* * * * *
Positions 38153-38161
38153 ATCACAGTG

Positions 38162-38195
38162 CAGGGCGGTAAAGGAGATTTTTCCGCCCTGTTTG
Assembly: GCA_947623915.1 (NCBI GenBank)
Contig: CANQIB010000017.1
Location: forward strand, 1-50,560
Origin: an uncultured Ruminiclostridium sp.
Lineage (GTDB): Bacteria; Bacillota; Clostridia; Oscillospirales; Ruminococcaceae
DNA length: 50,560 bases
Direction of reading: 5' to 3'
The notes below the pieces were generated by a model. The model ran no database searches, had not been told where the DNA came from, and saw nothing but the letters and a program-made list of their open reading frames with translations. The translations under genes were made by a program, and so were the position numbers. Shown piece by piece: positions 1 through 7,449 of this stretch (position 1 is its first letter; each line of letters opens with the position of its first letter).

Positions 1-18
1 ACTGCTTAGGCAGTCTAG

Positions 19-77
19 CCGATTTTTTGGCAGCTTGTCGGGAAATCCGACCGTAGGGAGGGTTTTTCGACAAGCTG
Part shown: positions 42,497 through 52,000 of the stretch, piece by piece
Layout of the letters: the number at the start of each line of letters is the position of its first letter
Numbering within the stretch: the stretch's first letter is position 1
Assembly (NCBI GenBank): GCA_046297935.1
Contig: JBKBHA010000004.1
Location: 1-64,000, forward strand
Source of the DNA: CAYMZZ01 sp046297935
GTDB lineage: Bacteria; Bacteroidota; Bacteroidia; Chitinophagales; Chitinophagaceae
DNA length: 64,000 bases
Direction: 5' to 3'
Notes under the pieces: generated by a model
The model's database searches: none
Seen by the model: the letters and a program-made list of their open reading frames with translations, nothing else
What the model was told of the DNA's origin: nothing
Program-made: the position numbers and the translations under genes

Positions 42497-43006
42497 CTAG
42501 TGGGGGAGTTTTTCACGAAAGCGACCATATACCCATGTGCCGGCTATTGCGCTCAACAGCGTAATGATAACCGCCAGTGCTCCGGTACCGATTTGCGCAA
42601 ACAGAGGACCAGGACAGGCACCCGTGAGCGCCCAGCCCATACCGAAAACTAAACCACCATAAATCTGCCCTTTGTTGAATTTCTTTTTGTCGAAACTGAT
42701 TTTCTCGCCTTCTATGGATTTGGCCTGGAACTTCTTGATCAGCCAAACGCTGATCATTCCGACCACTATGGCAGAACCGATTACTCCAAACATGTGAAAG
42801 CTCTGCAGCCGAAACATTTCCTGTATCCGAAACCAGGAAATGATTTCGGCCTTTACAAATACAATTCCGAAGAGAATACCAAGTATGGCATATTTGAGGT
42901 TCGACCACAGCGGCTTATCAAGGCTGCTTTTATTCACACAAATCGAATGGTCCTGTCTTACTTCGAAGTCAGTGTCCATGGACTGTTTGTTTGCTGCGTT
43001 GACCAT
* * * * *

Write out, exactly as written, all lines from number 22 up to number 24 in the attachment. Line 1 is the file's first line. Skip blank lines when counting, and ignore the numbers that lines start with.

Location: 1-64,000, forward strand
Source of the DNA: CAYMZZ01 sp046297935
GTDB lineage: Bacteria; Bacteroidota; Bacteroidia; Chitinophagales; Chitinophagaceae